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Sunday Suppers: Recipes + Gatherings Hardcover – October 14, 2014
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“Karen Mordechai offers a gentle reminder to slow down and enjoy preparing simple meals to share with loved ones. You won't find trendy, complicated recipes in Sunday Suppers—her focus is on gathering around a communal table where good food leads to good conversation. From brunch to picnics to birthdays, Karen provides wholesome recipes that will nourish body and soul.”
—Nathan Williams, founding editor of Kinfolk
“Sitting down to a meal with others is always an opportunity to learn, explore, ask questions, and expand one’s worldview. It might mean meeting someone unexpected, or deepening existing friendships. Sunday Suppers celebrates the act of connecting over a shared meal. The recipes are gorgeous, and the photography sublime. That said, the thing I love most is how Karen makes it all feel doable, and done beautifully, without a lot of fuss. Her menus are inspiring, the recipes accessible, seasonal, and crowd-pleasing—now it’s time to daydream about the guest list.”
—Heidi Swanson, author of Super Natural Every Day
“Sunday Suppers is a beautiful meditation on the satisfaction of gathering—good food, friends and family, community—and sharing in the powerful experience of cooking and eating together.”
—Melissa Hamilton and Christopher Hirsheimer, authors of Canal House Cooking
“Mordechai offers a chic and stylish cookbook of 100 recipes with a focus on get-togethers and intimate gatherings. Mordechai’s style is casual, simple yet sophisticated... Complete soup-to-nuts, predesigned menus inspire a breakfast-in-bed menu of rich cream biscuits, perfect scrambled eggs, and fresh greens or a hearty winter brunch of homemade bagels, tea and ginger-cured sea bass, warm citrus salad, and fig tart with honey... Mordechai’s light-filled photographs mirror her calm, peaceful mood as well as her belief in a slow-paced approach to sharing food with friends and family through recipes that are informal, fun, and consistently elegant.”
About the Author
KAREN MORDECHAI, a photographer and stylist, is the founder of Sunday Suppers, a Brooklyn-based food community and blog that has won many accolades, including a 2013 Food and Wine Digital Award, top food blog by Saveur, and #6 in Babble.com’s Top 50 Design Blogs. Karen’s work is regularly featured in the New York Times, Martha Stewart Living, Remodelista, New York magazine, and more. She lives with her husband and daughter in Brooklyn, New York.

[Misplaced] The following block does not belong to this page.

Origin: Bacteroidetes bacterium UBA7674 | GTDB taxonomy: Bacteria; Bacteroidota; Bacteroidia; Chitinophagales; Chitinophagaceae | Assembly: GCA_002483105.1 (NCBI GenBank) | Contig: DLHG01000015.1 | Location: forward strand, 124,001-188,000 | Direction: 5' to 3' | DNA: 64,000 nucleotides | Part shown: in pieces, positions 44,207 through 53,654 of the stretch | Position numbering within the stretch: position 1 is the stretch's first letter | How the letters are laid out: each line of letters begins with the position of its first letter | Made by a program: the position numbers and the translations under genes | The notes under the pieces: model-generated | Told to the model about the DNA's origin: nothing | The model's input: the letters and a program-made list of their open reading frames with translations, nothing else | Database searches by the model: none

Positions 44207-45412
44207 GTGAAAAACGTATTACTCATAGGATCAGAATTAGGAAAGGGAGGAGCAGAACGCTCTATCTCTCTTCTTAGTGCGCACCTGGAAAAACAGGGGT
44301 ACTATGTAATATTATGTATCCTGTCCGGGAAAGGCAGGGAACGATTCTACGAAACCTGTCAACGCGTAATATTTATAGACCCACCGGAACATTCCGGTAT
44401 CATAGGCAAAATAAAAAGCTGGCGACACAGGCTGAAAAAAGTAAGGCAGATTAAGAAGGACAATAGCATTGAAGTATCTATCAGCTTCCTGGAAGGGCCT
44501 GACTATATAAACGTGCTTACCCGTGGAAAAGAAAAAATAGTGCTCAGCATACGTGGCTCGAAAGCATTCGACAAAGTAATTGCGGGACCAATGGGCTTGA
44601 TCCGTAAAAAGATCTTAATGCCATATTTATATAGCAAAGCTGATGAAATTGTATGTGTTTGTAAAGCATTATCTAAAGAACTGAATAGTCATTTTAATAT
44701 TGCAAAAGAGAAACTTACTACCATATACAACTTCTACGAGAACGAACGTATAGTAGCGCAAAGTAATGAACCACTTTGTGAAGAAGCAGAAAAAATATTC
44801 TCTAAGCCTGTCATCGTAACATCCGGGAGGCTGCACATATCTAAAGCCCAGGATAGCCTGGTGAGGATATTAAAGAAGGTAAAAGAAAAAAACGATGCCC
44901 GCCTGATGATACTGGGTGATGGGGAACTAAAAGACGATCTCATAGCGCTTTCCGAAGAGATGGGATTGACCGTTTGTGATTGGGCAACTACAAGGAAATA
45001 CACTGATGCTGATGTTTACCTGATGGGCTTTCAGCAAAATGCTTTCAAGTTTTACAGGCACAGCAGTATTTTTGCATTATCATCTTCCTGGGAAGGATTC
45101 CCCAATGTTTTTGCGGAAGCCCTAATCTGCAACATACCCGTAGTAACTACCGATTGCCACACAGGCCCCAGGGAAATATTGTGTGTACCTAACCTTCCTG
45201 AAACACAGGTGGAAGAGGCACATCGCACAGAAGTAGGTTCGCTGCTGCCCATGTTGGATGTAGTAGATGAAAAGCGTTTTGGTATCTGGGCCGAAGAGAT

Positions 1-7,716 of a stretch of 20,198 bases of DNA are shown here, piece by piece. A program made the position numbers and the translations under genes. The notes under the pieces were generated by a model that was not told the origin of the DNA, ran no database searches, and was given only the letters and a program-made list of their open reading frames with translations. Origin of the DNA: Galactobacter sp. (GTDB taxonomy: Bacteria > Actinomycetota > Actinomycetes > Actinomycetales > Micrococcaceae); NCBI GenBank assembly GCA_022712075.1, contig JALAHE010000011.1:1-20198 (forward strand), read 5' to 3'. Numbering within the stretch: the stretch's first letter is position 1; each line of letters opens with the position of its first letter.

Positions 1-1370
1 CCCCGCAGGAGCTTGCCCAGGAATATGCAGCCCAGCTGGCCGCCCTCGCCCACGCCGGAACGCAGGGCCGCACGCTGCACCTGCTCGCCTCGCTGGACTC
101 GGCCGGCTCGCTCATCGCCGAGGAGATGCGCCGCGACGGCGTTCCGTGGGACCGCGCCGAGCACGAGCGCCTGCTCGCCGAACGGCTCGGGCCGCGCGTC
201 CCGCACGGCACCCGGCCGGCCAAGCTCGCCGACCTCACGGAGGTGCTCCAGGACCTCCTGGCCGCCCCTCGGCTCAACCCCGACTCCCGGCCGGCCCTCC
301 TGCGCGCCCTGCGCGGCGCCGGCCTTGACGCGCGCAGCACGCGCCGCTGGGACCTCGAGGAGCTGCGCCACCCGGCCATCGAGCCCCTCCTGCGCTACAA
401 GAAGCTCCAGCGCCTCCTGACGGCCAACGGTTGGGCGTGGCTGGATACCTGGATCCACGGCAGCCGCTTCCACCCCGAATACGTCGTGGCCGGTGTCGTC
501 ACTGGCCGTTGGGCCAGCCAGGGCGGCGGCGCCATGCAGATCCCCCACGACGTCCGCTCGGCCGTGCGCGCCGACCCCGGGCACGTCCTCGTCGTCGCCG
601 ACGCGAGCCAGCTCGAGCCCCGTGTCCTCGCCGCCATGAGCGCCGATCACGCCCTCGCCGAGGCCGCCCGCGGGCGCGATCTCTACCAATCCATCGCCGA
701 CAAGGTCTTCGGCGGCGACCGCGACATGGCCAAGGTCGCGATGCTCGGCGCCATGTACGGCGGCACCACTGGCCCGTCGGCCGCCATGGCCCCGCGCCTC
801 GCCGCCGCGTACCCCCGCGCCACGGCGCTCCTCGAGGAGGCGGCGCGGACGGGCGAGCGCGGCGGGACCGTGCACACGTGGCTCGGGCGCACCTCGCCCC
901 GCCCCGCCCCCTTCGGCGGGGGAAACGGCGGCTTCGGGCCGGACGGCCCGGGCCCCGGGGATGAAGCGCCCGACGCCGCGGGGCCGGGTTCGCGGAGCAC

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However, because 11 reviews were written by people who received free copies in exchange for writing a review and another 20 consisted of one or two lines of text (e.g., "Love love love this book", "First class", "Beautiful book") - that's over 75% of the reviews! - I was not completely convinced.
So, I checked it out for myself - by checking out a copy from our public library. And, I would agree the book is lovely coffee-book material (linen cover, aspirational photographs), and the concept is noble (communal dining and building community), and I did find a couple of interesting recipes (Beet Pickled Eggs, Fennel Slaw and Winter Slaw).
However, I also found a few recipes that made me start to wonder about the "cookability" of the rest of the recipes in the book.
For example: .
- Apple Olive Oil Cake that serves 8-10 with 5 cups of sugar, 3 cups of olive oil, 3 cups of whole milk and 6 eggs?!?! Yikes! I'm afraid to make that even for a special occasion splurge!
- Ice Cream recipes that are heavy on the egg yolks. For example, 1 qt of David Lebovitz ice cream generally uses 3 cups of dairy liquids (milk, cream) and 4-5 egg yolks. Sunday Suppers uses 6 cups of dairy and 12-15 egg yolks. Also, Sunday Suppers' recipes only provide servings ("serves 6-8") rather than quantity. The standard qty for most ice cream recipes is 1 qt (see Lebovitz, Jeni's, Bi-Rite, Ciao Bella). The Sunday Suppers' recipes are probably closer to 2 qts, no doubt because this is for communal dining, but it would've been very helpful if they made that clear since not everyone owns a 2qt capacity ice cream maker.
Lack of specifics hurts a couple more recipes . For example, the Chocolate Bread Pudding recipe doesn't provide a weight for the amount of challah bread. Only "12 cups 1-inch cubes (about 2 regular loaves or 3 small loaves)". Same for the Wild Mushroom and Brioche Stuffing.
If the recipe said "1 lb of bread cut into 1 inch cubes" that would've been a lot more helpful.
Another disconnect for me was including a Fig Tart recipe in the Winter Brunch menu. Where the heck are you gonna find fresh figs in the middle of winter? And if you do, how much are they gonna cost?
So in conclusion, I think this book would appeal most to aspirational cooks. Experienced cooks will likely find they already have a favorite recipe for many of the dishes (e.g., Fish Tacos, Black Beans and Rice, Perfectly Scrambled Eggs, Granola, Fried Chicken, Guacamole). And if you do cook from the book, I would try to stick with the sandwich, salad, veggie recipes that don't require precise quantities and are lower in sugar and butter.
My advice: this is a great inspirational book but proceed with caution when trying recipes that are new to you. I would not assume that these recipes have been well-tested. Perhaps the rest of them are great and I got the one bad egg - but I honestly don't feel that there is any excuse for an underdeveloped recipe in an edited cookbook.
there are some nice choices but spotty at best for me.